With a generous $100,000 donation from the LeBron James Family Foundation, the students of Akron Public Schools now have access to one of the largest e-libraries in the country.
Hundreds of thousands of students will take a vow of silence on Friday, April 11, to raise awareness of the silencing impact of bullying, name calling, and harassment of LGBTQ youth in schools.
In Minnesota, Saint Paul Public Schools has agreed to more than double the number of school librarians over the next two years, to 25 positions by the fall of 2015.
If you could change one thing about your school, what would it be, and how would you do it? Teacher librarians Sherry Gick and Matthew Winner are asking students this very question with a collaborative, student-driven initiative they’re calling GeniusCon.
The Detroit Achievement Academy in Michigan announced that it is naming its library in Ellen DeGeneres’s honor because of her philanthropic work and advocacy for its students. Only in its first year of existence, the charter school and its 28-year-old cofounder, Kyle Smitley, were featured as part of the “Inspirational Story” segment on The Ellen Show.
A majority of fourth graders in the United States are still not reading proficiently, according to a new report from the Annie E. Casey Foundation. The data show that 80 percent of lower-income fourth graders and 66 percent of all kids are not reading at grade level.
Middle school students in Reading, PA, are protesting what they see as unjust scrutiny of their classroom libraries—using their own voices even as teachers express reservations about speaking out.
As Georgia pursues a major revamp of its public schools that could allow greater community control over school budgets, the state’s teacher librarians say it’s an ideal opportunity to strengthen the skills of their colleagues and build grassroots support for their changing role in student learning.
The American Association of School Librarians and the National Head Start Association are praising the early learning dollars included in this week’s federal budget. However, both say challenges to funding remain—and the budget comes too late to help the 57,000 children cut off from Head Start last year.
New data confirming a 1:7,000 ratio of media specialists to students has the California School Library Association rallying for big advocacy. Key to those efforts will be the support of universities, who can help publicize that students’ college readiness is suffering without information literacy experts at every school.
The $1.012 trillion spending bill unveiled by House and Senate leaders, if approved, will restore most of the critically needed federal education funding that was dramatically cut during last year’s sequestration. The boon to poorer school districts could ease budget squeezes that have forced the elimination of school librarians.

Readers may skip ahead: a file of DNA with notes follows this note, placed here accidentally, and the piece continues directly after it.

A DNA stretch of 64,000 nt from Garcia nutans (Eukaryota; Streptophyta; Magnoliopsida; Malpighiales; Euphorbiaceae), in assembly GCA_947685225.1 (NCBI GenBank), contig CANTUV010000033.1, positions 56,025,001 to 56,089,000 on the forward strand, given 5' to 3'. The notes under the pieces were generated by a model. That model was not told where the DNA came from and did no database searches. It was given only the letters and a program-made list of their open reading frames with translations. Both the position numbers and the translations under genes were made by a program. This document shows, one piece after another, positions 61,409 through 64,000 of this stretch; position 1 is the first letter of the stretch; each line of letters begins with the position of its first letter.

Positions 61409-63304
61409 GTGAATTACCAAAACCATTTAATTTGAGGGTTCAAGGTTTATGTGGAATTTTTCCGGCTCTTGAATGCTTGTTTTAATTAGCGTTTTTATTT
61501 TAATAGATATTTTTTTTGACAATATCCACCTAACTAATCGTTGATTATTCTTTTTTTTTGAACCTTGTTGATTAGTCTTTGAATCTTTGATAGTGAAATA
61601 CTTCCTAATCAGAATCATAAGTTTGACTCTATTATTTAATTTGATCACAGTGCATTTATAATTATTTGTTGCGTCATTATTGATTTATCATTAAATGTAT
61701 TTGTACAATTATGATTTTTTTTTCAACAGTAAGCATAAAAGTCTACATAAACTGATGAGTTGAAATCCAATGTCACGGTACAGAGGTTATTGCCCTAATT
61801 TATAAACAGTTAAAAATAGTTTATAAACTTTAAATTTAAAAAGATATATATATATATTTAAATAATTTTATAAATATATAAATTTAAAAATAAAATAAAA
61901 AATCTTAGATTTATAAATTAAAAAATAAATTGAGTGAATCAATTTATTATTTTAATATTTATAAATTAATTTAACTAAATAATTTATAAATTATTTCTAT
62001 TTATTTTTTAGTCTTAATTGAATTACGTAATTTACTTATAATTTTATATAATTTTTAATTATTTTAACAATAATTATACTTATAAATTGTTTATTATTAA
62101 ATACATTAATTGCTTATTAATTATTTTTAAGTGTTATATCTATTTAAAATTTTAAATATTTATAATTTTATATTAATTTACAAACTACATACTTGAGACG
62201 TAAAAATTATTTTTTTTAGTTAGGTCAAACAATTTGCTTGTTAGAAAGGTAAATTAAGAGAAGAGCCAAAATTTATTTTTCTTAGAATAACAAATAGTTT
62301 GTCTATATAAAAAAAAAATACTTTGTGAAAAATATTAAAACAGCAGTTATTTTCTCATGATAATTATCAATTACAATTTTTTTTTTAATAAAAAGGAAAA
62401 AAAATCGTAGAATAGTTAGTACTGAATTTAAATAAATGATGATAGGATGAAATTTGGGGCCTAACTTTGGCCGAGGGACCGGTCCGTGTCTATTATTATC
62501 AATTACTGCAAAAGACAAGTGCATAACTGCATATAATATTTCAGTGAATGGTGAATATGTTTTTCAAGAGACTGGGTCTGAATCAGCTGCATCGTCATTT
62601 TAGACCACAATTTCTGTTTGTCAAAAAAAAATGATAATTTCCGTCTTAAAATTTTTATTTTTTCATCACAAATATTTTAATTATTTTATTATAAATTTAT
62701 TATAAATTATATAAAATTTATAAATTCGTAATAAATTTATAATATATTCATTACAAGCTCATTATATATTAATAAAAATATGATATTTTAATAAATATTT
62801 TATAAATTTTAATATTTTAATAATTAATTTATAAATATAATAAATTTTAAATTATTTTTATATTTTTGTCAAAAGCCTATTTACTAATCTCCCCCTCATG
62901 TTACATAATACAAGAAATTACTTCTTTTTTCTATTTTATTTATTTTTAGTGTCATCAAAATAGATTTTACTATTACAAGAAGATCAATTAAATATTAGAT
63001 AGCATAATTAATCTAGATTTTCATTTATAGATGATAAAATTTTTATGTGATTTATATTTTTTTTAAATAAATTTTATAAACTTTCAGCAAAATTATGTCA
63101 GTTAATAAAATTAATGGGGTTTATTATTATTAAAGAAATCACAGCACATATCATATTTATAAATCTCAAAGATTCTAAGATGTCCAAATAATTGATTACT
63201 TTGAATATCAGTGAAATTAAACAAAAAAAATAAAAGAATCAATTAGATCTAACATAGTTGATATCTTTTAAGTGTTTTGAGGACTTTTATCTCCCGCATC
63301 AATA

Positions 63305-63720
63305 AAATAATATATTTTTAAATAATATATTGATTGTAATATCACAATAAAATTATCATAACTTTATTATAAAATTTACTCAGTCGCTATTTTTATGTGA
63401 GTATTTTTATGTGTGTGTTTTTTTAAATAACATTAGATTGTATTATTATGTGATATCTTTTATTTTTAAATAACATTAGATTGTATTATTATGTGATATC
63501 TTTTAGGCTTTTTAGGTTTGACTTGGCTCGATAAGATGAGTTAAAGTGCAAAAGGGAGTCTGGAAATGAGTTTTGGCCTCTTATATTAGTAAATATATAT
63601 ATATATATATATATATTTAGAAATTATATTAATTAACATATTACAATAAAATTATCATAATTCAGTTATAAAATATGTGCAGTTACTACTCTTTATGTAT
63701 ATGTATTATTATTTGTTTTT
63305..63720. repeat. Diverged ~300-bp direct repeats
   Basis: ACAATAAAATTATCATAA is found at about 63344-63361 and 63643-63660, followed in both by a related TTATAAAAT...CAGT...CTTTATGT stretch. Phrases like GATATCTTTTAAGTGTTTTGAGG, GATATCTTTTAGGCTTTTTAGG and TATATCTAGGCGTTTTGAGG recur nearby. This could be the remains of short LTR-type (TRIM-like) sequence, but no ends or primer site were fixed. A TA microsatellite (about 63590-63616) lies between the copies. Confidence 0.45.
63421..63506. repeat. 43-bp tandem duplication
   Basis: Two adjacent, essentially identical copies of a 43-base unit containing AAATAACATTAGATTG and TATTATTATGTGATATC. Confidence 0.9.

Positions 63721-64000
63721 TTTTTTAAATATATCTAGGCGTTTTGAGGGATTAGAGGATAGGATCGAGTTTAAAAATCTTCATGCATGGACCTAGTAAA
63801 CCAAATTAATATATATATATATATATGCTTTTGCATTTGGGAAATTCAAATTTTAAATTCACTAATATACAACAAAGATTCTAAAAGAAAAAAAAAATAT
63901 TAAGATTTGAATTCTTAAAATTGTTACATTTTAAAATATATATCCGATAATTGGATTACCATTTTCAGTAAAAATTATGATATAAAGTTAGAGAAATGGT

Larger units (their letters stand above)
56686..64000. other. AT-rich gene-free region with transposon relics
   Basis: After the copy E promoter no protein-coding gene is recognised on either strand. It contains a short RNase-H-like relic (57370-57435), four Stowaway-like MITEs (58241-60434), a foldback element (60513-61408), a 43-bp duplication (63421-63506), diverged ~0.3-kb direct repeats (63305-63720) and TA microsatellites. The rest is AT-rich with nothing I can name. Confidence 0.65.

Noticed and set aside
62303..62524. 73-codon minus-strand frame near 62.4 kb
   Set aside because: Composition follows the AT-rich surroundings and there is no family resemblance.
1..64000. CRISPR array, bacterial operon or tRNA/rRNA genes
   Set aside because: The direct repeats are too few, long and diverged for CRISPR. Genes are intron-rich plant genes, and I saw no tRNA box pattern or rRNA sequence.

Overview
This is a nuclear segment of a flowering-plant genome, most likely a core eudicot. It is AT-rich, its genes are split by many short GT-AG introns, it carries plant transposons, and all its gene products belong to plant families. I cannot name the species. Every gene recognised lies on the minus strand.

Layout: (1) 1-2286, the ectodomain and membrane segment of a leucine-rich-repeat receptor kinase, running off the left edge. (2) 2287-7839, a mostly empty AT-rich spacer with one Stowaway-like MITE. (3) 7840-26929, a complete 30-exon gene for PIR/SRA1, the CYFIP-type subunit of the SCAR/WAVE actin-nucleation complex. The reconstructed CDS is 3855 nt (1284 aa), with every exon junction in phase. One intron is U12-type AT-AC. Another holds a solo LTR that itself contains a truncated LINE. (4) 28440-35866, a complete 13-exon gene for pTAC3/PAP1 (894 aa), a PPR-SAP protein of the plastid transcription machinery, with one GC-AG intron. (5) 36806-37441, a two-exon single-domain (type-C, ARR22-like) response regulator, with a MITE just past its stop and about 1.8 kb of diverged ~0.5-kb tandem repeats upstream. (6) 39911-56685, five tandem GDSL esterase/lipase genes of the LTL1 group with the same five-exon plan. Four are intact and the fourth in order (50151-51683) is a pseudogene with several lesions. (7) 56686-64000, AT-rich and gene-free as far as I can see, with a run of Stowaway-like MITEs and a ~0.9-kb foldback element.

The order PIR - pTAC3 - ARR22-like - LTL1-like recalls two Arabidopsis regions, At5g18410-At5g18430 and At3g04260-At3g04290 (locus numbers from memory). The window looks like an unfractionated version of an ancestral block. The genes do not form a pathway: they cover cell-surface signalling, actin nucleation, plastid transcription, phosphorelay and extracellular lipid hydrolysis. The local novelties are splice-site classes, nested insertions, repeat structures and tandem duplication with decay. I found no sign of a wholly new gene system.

Chicago Public Schools (CPS) has just posted an opening for a library technology coordinator, according to Lisa E. Perez, library manager for CPS’s Department of Literacy. It’s encouraging to see the opening given that Chicago, like many US cities, has recently faced budget cuts.
Washington State’s Bellevue School District is seeking to hire two certified media specialists, to be known as Research Technology Specialists, by this spring and hopes to fully staff more of its secondary schools—whose librarians were cut in 2009—by 2015, District Superintendent Dr. Tim Mills confirms.
Despite notable progress in key states, overall US student achievement has stalled in the face of funding hurdles and equity gaps, according to the Editorial Projects in Education Research Center’s annual “Quality Counts” report.
Shannon Miller, district librarian and technology specialist at Iowa’s Van Meter Community School District, is renowned for putting her school library at the front and center of learning. Now the school, which serves 852 K–12 students, is making that focus a physical reality with a planned multimillion dollar library expansion.
This article was published in School Library Journal's January 2014 issue. Subscribe today and save up to 35% off the regular subscription rate.
AASA, the School Superintendents Association, today announced the finalists for the 2014 National Superintendent of the Year. The candidates lead school systems in Florida, Georgia, Maryland, and Texas.
North Carolina’s Brunswick County School District has voted to retain Alice Walker’s award-winning epistolary novel The Color Purple in its school libraries and classrooms, following a series of unofficial challenges to the book that began in October.
The U.S. Department of Education has approved New York State’s request for a waiver from the provisions of federal law that currently require students who take Regents exams in mathematics when they are in seventh or eighth grade to also take the state mathematics assessment.
Incoming New York City Mayor Bill de Blasio’s choice of early childhood advocate Carmen Fariña to become the new public schools chancellor is being met with praise by the city’s parents and teachers—and with “cautious optimism” by its school librarians, they say.